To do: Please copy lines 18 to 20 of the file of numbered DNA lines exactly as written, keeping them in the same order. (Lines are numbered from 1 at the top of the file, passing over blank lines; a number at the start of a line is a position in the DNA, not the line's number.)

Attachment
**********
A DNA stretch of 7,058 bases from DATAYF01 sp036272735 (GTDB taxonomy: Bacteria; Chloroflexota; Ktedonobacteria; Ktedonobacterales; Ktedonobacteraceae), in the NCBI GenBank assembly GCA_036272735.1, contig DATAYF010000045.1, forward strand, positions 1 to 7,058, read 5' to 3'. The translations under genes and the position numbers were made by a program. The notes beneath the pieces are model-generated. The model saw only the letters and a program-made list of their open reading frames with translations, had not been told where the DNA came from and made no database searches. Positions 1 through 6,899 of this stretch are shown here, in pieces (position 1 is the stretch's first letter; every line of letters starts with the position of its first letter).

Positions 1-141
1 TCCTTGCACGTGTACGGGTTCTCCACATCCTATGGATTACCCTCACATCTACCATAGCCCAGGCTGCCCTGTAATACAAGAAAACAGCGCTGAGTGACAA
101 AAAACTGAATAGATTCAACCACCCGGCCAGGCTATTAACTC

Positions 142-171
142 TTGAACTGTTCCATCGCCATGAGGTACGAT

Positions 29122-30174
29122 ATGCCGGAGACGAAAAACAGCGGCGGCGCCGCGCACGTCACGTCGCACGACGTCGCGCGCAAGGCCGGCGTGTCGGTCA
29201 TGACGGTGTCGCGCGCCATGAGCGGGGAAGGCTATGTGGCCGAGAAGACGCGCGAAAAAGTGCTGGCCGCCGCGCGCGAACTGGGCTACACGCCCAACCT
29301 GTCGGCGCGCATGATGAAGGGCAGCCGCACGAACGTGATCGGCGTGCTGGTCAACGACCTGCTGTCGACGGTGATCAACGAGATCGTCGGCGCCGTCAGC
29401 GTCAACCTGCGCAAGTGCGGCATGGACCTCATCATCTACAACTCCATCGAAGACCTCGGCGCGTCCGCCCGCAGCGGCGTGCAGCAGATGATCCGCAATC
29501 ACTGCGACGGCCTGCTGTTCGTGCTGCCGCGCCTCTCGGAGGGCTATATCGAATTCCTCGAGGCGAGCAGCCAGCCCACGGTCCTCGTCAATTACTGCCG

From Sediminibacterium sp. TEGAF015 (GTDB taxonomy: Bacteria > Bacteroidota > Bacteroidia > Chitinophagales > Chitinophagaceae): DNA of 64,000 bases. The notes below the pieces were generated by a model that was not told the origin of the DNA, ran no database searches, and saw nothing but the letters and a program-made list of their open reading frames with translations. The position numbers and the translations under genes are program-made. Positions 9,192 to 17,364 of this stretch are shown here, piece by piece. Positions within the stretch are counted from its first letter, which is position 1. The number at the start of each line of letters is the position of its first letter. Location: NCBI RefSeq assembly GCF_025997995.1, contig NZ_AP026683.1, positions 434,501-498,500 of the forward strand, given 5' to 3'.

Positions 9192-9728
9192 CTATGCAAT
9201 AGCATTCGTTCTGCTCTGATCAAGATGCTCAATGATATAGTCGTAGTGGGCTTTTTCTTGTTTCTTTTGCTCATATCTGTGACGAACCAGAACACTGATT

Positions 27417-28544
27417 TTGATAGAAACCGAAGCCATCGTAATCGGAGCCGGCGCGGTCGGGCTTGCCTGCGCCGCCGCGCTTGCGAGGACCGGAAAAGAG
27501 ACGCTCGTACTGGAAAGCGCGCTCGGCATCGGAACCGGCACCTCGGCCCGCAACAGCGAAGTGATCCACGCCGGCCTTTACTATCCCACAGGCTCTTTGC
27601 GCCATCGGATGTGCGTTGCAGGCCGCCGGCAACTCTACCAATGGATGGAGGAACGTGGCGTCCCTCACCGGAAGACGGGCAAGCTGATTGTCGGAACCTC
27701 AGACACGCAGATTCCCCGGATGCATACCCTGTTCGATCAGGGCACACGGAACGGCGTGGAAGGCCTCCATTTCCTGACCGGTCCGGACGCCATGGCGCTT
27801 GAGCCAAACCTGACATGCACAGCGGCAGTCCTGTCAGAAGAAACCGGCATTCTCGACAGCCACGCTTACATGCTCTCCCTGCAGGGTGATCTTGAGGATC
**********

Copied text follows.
27417 TTGATAGAAACCGAAGCCATCGTAATCGGAGCCGGCGCGGTCGGGCTTGCCTGCGCCGCCGCGCTTGCGAGGACCGGAAAAGAG
27501 ACGCTCGTACTGGAAAGCGCGCTCGGCATCGGAACCGGCACCTCGGCCCGCAACAGCGAAGTGATCCACGCCGGCCTTTACTATCCCACAGGCTCTTTGC
27601 GCCATCGGATGTGCGTTGCAGGCCGCCGGCAACTCTACCAATGGATGGAGGAACGTGGCGTCCCTCACCGGAAGACGGGCAAGCTGATTGTCGGAACCTC